The impact of working on criminal trials finally took an emotional toll.
In retrospect, it was a case I should never have agreed to take. The year 2014 had been a difficult one for me on a personal level. My ex-wife and I had divorced, and were doing our best to muddle through setting up new lives as single parents to our two kids. There was a lot of goodwill and co-operation, but it had nevertheless been a draining, emotional year.
The difficulties with me taking on this case were plain to see. The accused was recently divorced. He murdered his two children – aged roughly the same as mine – and surrendered himself to police. The emotional content of the case was obvious and raw, and I was already at a low ebb. If I'd said no to representing him, I doubt that anyone would have thought me less professional for the decision.
By that stage I had been practising criminal law for more than 15 years. As a barrister, I had never turned down a brief. Ethically, I had been bound to take any brief I was available for – a principle known as the cab-rank rule. I was working in-house for Victoria Legal Aid, and although the rule no longer strictly applied to me, old habits die hard and I felt it was important that I take the case. Besides, if I refused it, one of my colleagues would pick it up and many of them had young families like me.
So I buried myself in the case, researching similar child homicides in Victoria and interstate to get a handle on the likely issues and sentencing range. I had lengthy conferences with the client and read psychiatric reports. I marshalled my arguments and prepared for court. I got on with the job.
The real impact didn't hit me until after he was sentenced. I couldn't get the details of the case out of my head. Phrases and images ran on a loop day and night. I was distant from my kids and snappy with my colleagues and friends. I stopped eating and slept poorly. I felt irrationally angry all the time.
I would like to think of myself as someone who is pretty clued-in about mental health. Almost all of my work involves seriously mentally ill clients, and I had worked on the Mental Health Review Board for a number of years. However, knowledge is not insight, and I was well on the way to an emotional crisis before it occurred to me that I was suffering from depression and needed to seek help.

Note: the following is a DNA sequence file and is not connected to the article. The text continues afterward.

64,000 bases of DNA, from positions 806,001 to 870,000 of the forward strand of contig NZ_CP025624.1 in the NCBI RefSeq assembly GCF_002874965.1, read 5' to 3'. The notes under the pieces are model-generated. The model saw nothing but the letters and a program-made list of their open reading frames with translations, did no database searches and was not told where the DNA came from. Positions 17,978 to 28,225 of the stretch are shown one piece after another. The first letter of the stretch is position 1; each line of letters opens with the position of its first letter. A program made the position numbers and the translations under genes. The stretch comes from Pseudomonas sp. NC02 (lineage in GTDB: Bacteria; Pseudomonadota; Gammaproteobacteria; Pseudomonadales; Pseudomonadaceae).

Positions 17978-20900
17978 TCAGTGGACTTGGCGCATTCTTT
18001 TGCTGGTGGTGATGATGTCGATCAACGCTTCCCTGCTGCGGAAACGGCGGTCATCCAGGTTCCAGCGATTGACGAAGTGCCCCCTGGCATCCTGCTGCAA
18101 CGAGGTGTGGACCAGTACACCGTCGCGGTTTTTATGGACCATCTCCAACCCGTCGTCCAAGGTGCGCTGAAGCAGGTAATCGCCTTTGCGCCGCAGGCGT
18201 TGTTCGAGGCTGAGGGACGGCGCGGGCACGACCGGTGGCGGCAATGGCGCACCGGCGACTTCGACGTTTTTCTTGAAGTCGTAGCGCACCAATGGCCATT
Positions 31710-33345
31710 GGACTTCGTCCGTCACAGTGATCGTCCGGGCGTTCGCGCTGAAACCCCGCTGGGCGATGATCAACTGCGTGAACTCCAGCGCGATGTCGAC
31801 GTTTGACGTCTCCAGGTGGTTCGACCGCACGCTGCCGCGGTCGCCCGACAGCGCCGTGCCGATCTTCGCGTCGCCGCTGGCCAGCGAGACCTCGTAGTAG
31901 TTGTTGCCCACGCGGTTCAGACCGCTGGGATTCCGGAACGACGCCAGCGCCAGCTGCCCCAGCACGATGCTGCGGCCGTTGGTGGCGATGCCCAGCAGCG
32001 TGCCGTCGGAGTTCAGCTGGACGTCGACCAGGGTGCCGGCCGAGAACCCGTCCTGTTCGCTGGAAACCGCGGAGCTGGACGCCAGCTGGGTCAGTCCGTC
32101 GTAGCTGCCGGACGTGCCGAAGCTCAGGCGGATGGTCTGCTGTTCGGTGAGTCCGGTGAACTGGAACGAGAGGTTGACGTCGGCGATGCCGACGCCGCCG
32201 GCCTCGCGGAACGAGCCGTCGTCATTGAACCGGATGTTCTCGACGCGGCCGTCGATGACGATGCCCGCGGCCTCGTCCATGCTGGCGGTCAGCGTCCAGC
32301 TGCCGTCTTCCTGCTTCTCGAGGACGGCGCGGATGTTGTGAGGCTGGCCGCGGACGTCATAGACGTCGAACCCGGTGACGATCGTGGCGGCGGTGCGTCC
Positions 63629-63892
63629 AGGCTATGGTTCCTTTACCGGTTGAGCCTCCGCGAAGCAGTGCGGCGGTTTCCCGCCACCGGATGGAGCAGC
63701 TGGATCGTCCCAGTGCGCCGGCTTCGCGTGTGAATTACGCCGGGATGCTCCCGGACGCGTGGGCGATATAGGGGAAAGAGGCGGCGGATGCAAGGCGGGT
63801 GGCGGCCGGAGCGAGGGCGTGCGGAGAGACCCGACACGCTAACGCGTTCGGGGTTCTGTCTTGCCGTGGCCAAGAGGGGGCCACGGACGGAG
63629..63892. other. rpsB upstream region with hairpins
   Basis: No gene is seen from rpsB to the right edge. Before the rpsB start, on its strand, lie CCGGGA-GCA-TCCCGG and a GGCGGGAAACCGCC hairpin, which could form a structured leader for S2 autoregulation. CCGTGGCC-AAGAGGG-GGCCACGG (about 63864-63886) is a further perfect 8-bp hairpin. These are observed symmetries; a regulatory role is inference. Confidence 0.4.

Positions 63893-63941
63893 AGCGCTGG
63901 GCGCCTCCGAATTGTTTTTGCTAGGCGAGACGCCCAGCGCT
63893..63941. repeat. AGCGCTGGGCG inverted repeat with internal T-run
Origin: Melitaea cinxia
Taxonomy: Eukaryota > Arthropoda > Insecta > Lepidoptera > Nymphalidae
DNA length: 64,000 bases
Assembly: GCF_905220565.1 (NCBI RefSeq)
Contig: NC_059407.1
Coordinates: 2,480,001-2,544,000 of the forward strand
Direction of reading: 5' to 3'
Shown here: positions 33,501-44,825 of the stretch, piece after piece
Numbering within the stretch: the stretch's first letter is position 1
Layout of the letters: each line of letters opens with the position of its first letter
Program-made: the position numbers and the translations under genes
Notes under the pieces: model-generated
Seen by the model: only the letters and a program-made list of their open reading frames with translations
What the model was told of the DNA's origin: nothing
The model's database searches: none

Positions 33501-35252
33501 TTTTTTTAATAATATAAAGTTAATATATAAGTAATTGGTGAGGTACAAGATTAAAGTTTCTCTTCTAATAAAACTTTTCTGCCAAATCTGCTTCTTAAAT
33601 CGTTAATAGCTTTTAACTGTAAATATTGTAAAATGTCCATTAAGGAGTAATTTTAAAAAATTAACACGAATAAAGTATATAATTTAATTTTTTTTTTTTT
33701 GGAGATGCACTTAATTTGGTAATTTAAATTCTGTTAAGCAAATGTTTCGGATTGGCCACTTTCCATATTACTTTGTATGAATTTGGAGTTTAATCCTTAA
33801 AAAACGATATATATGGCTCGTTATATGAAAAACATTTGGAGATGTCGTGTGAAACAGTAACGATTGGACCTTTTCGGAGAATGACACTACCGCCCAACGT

Fortunately, I work for an organisation with a comprehensive employee assistance program – on-call counsellors and psychologists available to all staff. And even more helpfully, the psychologist I got an appointment with was a good match for me. There were a few more ups and downs, but the fog eventually lifted.
My experience helped inform the development of a more comprehensive mental well-being program at Victoria Legal Aid, focusing on building resilience, peer support and crisis avoidance rather than relying on crisis management after the fact.
My experience is far from unique. I've watched friends and colleagues as they have grappled with workload, anxiety, emotional trauma and mental exhaustion. Repeated studies have shown the legal profession to be home to some of the highest rates of anxiety and depression in the workforce.
That this kind of violence lurked inside us, and inside men in particular.
One study in particular identified that lawyers working with traumatised clients – criminal defence lawyers and prosecutors – suffered more vicarious trauma effects, depression, stress and adverse beliefs about the safety of themselves and others than lawyers who didn't work with traumatised clients.
Clearly, the impacts of vicarious trauma aren't confined to either the defence or prosecution sides of the adversarial process. Prosecutors often work closely with highly traumatised victims – people whose trauma may become re-enlivened by the court process itself. Defence lawyers work in a similarly emotionally charged environment, providing advice and support to an accused and their family – people experiencing one of the most stressful events you could imagine going through, a criminal trial.
And both sides of the case are exposed to the facts of the case. Photographs of deceased victims. Harrowing triple zero emergency calls. Graphic descriptions of assaults and injuries. All of these things posing the almost unanswerable question: Why do people do these things to each other?
It was this question that nearly undid me at the end of 2014.
As long as I had the intellectual scaffolding of preparing for the plea hearing in the Supreme Court, I could keep any personal feelings at bay. But the moment the case was concluded, I was confronted with the full horror of what had occurred. That someone could kill their own children to spite or wound an ex-partner. That this kind of violence lurked inside us, and inside men in particular.
Despite what I've written, I remain fundamentally attracted to this work. Many of my friends and colleagues, whether they prosecute or defend, say the same thing: the work matters. In any week, the advice I give and the decisions I make have a profound impact on individuals and on our society in general, and I wouldn't want to give up that relevance.
The challenge for many of us is to try and find the stable distance that allows us to experience the empathy and connection which informs good advocacy, but keeps us from getting drawn in and consumed by the darkness of the subject matter and the ongoing trauma of our clients' lives. It has never been an easy balance to find.
A version of this piece originally appeard in Daily Life.